On August 2013, Google rolled out the in-depth articles feature for its SERPs. This update came to facilitate users with the discovery of new material and content that will help them learn more about a broad topic. It prioritizes websites with long-form content for general subjects.
Google’s algorithm automatically ranks results according to the hundreds of signals it uses to determine high-quality and in-depth content. The search engine has always put its users’ needs first, and this update is no different.
Essentially, the update suggests additional resources that users may enjoy reading to find out more about the query they typed in. The content can range from the latest news to pages with related keywords. When the in-depth articles section in the SERPs first rolled out, it came with a label to inform users of these supplementary materials which were three links initially. The search engine also displayed thumbnails to complement the title and snippet.
Over time, this section of the search engine has seamlessly blended into the standard organic results lending it nearly indistinguishable. Today, the SERP is so information-rich with the Knowledge Graph and Top Stories prominently displayed on the screen.
In the 10,000 queries that Moz monitored after the update rolled out, the team found that 352 searches showed in-depth articles which makes up about 3.5 percent of the sample. With Google’s global volume metric, the search terms were credited for 6.9 percent of total volume for the data set which implied that these keywords generated high traffic volume.
At the time, examples of high-volume searches included “jobs,” “ancestry,” “wedding dresses,” and “smartphone.” As you can see, these search terms were relatively vague unlike well-performing long-tail queries such as “post-traumatic stress disorder” and “department of homeland security.”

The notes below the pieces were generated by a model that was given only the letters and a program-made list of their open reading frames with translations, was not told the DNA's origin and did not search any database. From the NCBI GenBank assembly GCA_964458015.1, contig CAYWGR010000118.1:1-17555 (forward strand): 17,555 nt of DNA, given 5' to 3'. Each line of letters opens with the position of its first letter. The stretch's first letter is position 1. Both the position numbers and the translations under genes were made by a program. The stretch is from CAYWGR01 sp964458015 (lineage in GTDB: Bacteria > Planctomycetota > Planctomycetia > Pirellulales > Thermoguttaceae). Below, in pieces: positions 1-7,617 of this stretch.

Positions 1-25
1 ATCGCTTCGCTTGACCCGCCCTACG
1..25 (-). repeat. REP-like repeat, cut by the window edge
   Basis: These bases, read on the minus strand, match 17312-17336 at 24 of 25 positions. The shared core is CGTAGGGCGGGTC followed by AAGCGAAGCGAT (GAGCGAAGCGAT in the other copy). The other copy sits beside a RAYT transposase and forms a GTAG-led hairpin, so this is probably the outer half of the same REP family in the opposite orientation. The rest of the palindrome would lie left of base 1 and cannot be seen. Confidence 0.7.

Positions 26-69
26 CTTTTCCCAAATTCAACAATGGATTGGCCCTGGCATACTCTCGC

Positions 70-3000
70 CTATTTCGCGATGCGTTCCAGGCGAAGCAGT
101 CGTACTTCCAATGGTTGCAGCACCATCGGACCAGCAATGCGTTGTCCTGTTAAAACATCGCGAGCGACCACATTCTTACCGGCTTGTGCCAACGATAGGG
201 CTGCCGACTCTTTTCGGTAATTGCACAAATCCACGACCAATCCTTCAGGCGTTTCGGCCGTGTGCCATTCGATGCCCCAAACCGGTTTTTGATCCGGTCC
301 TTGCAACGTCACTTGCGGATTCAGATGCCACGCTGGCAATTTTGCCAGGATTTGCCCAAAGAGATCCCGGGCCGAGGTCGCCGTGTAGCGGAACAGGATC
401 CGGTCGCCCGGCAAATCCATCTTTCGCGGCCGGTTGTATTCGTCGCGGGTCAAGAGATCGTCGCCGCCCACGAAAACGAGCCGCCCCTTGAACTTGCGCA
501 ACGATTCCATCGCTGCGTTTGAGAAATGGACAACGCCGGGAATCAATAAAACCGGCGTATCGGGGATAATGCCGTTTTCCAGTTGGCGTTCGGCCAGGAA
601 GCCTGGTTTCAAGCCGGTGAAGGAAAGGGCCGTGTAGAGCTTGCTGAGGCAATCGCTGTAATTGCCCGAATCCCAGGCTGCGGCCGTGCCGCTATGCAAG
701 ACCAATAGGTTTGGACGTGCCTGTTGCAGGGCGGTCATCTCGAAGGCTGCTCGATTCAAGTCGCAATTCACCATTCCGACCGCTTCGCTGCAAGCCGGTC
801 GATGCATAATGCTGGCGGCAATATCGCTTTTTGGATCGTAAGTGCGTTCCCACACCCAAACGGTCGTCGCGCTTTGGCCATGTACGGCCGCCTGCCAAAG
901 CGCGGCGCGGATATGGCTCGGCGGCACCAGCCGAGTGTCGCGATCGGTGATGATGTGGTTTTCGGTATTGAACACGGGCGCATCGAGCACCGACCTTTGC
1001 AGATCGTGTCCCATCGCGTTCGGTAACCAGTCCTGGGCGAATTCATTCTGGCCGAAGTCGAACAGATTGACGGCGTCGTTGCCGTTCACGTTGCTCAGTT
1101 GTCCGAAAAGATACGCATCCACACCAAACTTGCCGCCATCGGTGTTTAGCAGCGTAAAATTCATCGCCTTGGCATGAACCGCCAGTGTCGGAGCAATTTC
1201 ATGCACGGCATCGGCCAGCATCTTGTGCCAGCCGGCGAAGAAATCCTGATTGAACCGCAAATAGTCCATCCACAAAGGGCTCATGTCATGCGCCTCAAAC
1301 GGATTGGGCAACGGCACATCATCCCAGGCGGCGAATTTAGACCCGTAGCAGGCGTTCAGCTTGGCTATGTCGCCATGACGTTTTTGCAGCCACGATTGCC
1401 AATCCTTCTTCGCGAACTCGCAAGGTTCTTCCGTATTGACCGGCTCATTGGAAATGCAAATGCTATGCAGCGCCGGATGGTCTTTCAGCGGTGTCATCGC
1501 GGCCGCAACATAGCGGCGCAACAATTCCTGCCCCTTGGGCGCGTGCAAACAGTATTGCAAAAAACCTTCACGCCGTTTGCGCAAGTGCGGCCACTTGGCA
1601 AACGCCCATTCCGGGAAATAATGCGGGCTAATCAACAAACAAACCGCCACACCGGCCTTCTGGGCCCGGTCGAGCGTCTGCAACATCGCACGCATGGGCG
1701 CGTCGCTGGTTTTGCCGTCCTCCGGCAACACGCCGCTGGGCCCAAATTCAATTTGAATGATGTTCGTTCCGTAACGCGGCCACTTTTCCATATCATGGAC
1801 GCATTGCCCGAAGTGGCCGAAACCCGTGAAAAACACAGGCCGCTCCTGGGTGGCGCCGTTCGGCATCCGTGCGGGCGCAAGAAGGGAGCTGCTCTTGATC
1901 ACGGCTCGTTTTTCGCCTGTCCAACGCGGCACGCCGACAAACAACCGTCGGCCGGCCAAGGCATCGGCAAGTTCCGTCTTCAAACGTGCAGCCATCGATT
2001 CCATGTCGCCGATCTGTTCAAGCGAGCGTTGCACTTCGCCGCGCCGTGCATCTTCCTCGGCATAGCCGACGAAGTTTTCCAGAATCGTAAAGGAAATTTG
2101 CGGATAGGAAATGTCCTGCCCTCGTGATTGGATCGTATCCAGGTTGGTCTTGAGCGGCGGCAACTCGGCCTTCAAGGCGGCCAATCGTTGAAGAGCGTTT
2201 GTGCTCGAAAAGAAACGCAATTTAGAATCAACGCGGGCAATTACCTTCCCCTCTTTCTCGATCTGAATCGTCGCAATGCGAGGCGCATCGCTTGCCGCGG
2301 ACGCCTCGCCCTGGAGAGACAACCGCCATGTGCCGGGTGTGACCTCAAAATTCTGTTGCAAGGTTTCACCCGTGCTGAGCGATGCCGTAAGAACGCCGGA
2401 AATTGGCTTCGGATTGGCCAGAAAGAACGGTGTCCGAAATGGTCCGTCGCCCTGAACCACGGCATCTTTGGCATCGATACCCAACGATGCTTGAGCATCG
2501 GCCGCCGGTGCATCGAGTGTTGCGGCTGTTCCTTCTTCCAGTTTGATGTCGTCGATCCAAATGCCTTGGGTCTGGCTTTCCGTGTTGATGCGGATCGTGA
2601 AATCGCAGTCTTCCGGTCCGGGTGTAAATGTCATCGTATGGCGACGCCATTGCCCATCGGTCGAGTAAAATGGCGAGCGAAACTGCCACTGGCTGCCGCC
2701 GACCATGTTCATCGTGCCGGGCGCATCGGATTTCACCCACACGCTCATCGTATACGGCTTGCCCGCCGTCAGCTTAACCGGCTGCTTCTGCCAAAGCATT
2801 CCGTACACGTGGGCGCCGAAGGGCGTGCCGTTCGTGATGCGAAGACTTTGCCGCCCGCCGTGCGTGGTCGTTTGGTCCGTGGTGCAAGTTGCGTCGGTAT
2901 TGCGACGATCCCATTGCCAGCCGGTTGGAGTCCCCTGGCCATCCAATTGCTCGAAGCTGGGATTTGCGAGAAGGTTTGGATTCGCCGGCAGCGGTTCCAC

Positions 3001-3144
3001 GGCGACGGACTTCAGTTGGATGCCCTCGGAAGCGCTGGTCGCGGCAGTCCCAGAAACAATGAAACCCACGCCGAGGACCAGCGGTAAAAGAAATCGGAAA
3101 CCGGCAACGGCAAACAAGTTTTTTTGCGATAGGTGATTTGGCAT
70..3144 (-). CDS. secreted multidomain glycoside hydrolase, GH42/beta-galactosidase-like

News publications did well after the update since their content generally included useful and time-relevant information to most general searches. The New York Times, Wall Street Journal, New Yorker, and Guardian were some of the prominent winners of the in-depth articles update.
Google has shared tips to improve the chances that your content pops up in the in-depth articles block. Their quality guidelines encouraged site operators to create posts for users first and search bots second. Moreover, the developers will never tolerate tricks and tactics meant to deceive searchers and manipulate the search engine, so it’s best to stay away from black hat techniques altogether.
Aside from following the search engine’s quality guidelines, these are the specific ways to help search bots navigate through your site better and boost the probability of your content being displayed as an additional resource in the SERPs:
Now, the search engine no longer displays thumbnails for each result. Nonetheless, it’s still best to specify a logo using the Schema.org markup and use it on your social media profiles consistently.
It’s crucial to note that the authorship markup was once recommended as a best practice for in-depth articles, but it has since been rendered ineffective since the feature has been retired. The idea behind Google Authorship was that author reputations influenced page rankings through digital signatures.